MIAMI – Two Cuban-American men are asking a Miami federal judge to guarantee that they and other Cuban exiles will not suffer discrimination on upcoming Carnival Corp. cruises to Cuba.
Carnival reversed course this week and announced it will allow Cuban-born people to book passage on its trips to Cuba. Previously, Carnival had said it was barring Cuban-born people from buying tickets for the Cuba cruises scheduled to begin May 1 because the Havana government prohibits Cuban nationals from departing or entering the island by sea.
Tucker Ronzetti, attorney for the Cuban exiles who sued Carnival claiming civil rights violations, said at a hearing Thursday that a judge’s order would ensure the company doesn’t change its latest decision.
“They could change their minds in the future,” Ronzetti told U.S. District Judge Marcia Cooke, who did not issue an immediate ruling.
Carnival attorney Stuart Singer said the company is negotiating with Cuba to change its policy and repeated the company’s pledge that if the policy remains in place, none of its ships will sail to the island. The 704-passenger Adonia, a ship of Carnival’s Fathom brand, plans to sail every other week from Miami to Havana, Cienfuegos and Santiago de Cuba.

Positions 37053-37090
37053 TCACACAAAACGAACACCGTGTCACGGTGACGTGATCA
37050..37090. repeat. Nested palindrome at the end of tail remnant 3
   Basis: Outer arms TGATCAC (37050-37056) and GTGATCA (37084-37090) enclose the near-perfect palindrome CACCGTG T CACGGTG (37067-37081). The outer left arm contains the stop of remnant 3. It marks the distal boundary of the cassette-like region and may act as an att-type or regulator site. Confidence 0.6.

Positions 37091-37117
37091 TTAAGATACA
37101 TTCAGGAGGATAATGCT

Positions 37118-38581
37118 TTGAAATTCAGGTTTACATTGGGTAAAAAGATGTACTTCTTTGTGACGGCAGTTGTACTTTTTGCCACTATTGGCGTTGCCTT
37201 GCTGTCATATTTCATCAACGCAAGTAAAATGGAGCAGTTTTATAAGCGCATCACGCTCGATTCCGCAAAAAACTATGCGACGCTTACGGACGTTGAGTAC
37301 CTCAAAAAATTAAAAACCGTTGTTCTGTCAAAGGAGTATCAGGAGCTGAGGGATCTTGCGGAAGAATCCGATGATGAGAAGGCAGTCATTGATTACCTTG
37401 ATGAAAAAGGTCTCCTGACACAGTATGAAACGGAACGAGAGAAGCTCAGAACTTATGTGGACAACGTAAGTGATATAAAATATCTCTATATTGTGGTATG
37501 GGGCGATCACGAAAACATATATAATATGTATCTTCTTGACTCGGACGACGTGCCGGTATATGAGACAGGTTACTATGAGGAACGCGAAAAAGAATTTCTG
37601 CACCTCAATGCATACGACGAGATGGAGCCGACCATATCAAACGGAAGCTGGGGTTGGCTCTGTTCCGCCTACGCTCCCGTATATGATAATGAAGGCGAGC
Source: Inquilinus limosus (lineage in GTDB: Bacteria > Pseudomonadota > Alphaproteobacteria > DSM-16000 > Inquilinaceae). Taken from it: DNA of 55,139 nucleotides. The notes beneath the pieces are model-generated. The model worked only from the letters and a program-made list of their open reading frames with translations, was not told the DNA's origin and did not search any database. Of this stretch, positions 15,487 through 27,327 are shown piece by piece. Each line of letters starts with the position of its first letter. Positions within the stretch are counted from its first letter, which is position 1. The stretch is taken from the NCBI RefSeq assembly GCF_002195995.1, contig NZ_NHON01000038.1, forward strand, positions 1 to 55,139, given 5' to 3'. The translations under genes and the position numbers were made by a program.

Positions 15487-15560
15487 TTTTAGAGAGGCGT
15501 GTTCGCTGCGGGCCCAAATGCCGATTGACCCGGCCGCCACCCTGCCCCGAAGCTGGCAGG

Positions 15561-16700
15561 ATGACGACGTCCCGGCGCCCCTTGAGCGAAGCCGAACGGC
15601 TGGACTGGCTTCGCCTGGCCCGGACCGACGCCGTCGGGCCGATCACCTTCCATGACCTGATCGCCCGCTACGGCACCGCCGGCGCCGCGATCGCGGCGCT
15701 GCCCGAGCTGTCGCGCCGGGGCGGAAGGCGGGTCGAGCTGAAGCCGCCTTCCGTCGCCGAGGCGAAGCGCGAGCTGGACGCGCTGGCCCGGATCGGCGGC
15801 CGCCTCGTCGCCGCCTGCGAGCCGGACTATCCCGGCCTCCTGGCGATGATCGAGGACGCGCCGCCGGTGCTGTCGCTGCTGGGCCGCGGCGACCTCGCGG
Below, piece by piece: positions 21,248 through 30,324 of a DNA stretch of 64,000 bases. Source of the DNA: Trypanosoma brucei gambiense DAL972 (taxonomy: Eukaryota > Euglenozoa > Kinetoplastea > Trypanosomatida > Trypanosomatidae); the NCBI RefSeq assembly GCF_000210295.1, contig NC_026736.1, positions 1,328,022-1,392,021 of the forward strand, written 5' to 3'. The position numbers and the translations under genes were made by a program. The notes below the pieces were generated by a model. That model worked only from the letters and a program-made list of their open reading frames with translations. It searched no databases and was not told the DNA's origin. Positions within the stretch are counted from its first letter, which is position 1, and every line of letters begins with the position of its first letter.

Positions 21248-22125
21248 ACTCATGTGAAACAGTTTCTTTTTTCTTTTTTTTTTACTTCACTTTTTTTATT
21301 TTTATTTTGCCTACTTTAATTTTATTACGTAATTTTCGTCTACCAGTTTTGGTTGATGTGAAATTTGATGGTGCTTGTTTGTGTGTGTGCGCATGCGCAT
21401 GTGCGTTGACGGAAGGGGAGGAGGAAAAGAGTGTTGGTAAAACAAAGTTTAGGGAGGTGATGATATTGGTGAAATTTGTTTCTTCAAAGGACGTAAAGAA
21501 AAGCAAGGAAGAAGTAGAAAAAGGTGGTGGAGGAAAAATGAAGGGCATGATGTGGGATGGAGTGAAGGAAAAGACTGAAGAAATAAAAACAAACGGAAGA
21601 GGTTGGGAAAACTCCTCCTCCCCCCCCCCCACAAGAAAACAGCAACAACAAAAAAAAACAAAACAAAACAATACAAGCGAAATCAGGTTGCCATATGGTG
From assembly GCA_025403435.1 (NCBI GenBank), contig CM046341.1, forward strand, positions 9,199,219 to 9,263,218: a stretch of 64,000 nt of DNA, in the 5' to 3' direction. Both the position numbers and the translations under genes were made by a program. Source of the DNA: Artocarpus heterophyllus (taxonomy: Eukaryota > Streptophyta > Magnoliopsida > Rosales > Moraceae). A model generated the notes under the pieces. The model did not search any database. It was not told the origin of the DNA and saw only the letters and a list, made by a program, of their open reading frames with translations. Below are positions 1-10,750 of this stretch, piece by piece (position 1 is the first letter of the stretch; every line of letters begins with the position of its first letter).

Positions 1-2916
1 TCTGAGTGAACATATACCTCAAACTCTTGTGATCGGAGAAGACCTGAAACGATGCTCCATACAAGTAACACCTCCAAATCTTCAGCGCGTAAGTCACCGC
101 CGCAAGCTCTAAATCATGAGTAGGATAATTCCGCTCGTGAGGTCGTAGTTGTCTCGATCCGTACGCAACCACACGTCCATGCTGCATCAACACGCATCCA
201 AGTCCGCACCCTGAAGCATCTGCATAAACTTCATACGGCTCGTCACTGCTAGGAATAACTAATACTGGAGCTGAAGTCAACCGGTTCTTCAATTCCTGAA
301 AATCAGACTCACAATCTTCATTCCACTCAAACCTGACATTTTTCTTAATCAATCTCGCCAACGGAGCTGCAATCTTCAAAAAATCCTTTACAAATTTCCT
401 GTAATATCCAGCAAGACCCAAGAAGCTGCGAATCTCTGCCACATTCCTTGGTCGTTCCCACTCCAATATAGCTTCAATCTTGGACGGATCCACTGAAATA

“There’s not going to be a change,” Singer said of Carnival’s new Cuban-exile ticket plan.
The cruises would be the first between the two nations in more than 50 years and are part of the thaw in relations between Washington and Havana. Yet the Cuban exile ticket dispute also shows much work is ahead in relations and business between the two former Cold War foes.
Cooke, who is African-American, said it appeared clear to her the previous Carnival policy not to sell tickets to Cuban exiles was discriminatory under U.S law. Even with the change, she said Cuban-born people appear to have more hurdles to clear to get travel visas, something she compared to past racial discrimination in the U.S.
“I’m equating this to the old voting test requirements in the American South. If you were a certain skin colour, you had to pass a 20-question test on the minutiae of the U.S. Constitution,” she said.
The comparison applies to Carnival and other cruise lines because, like a hotel or a dime store lunch counter, its ships that sail from U.S. ports are considered public accommodations that must adhere to U.S. anti-discrimination law, Ronzetti said — even if the laws originate from another country.
“We cannot let another nation export its discrimination to us,” he said.
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